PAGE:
10. August 17, BankInfoSecurity – (Michigan) Takeover scheme targets Bank of America. Seven people have been accused by Michigan authorities of pulling off a unique account takeover scheme that targeted Bank of America (BofA) and involved nearly $360,000 in fraudulent funds transfers. According to an indictment filed August 9 by the U.S. Attorney for the Eastern District of Michigan, from June 2010 through April 2012, the suspects moved funds from legitimate BofA accounts to accounts opened under false pretenses. The indictment alleges the leader used new accounts opened by runners to transfer stolen funds from legitimate accounts. He allegedly opened joint accounts in the names of runners and existing customers by accessing personally identifiable information about those customers through BofA‘s telephone and online banking systems. A fraud analyst at Gartner says it was probably an easy task to pull off through the bank‘s call center. Once the joint accounts were opened, the suspects allegedly initiated funds transfers online or through the call center from legitimate customer accounts to the fraudulent joint accounts. After funds appeared in the joint accounts, prosecutors say they were transferred to the runners‘ accounts. Another suspect has been accused of driving runners to different BofA branches to open accounts and withdraw funds, as well as for taking runners to area businesses, where they could make fraudulent debit purchases. Source:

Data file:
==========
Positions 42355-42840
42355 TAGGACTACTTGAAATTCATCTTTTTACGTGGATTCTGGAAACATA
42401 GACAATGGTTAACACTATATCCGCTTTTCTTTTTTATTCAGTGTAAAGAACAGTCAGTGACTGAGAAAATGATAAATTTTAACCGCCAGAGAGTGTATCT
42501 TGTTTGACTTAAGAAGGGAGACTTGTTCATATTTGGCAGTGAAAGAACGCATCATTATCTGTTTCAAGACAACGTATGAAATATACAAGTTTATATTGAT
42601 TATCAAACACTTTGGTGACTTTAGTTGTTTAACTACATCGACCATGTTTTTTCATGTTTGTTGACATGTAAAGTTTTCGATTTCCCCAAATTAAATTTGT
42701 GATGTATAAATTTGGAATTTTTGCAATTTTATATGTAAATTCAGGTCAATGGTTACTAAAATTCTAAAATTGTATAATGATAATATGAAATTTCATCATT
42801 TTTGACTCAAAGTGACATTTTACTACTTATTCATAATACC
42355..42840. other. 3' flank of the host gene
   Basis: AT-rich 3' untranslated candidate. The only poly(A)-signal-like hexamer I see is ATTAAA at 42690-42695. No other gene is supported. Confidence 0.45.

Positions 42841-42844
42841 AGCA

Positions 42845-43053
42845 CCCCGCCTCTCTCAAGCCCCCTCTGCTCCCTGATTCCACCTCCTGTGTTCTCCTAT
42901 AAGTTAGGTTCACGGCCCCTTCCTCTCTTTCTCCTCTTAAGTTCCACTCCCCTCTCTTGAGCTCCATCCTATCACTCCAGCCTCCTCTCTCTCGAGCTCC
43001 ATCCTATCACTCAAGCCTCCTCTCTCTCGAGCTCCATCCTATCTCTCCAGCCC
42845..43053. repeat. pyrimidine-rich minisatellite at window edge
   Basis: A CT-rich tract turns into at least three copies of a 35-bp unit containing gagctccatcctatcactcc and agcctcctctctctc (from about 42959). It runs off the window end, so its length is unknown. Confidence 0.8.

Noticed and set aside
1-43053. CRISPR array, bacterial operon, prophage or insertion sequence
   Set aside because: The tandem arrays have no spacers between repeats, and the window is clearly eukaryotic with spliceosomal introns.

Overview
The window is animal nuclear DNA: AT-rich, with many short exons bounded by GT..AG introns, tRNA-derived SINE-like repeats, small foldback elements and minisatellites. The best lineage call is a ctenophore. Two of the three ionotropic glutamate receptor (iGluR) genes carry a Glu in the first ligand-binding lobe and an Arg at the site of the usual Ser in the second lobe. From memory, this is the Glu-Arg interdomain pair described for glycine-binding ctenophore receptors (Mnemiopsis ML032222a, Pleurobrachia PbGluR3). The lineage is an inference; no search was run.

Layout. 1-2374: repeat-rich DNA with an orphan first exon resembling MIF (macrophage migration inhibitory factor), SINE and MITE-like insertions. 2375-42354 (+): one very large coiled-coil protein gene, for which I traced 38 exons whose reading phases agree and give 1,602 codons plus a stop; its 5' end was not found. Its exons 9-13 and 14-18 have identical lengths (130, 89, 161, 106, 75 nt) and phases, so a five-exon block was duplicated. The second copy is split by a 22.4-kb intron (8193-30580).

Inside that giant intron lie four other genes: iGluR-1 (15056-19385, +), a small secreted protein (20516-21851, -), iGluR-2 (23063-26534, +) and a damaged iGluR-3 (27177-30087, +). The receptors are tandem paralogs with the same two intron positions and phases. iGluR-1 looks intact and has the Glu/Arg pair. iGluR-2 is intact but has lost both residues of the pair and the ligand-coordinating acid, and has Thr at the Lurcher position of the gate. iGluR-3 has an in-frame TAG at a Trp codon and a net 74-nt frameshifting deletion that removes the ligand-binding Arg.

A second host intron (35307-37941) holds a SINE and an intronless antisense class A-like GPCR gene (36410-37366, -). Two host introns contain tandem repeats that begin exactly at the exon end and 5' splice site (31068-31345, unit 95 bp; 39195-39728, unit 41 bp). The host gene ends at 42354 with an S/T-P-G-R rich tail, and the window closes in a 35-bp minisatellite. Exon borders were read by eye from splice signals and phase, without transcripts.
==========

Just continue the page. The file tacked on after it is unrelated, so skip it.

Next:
11. August 16, Reuters – (National) Sharpie parties fuel rampage on foreclosed homes. Five years into the U.S. foreclosure crisis, ―Sharpie parties‖ are a new form of blight on the landscape of boarded-up homes and the latest iteration of collective home-trashing spurred by social media, Reuters reported August 16. Partygoers are handed Sharpie pens on arrival by their hosts and urged to graffiti the walls — a destructive binge that often prompts other acts of vandalism including smashing holes in walls and doors, flooding bathrooms, and ripping up floors. At least six Sharpie parties were reported in one California county in recent months, where invitations posted online drew scores to foreclosed homes. The California spree follows a similar outbreak earlier this year, when teenagers wrecked homes in states including Texas, Florida, and Utah. In a recent case of ―extensive destruction‖ to a foreclosed property, the host of the Sharpie party posted an invitation on a Facebook page, and at least 100 people turned up, according to an investigator with the Merced, California district attorney‘s office. Three men were arrested on suspicion of felony vandalism, burglary, and conspiracy. One of them was the son of the evicted former owner. Banks that own the foreclosed homes are reluctant to pursue the perpetrators, a California realtor said, because they do not have the resources to hunt down the miscreants. Source: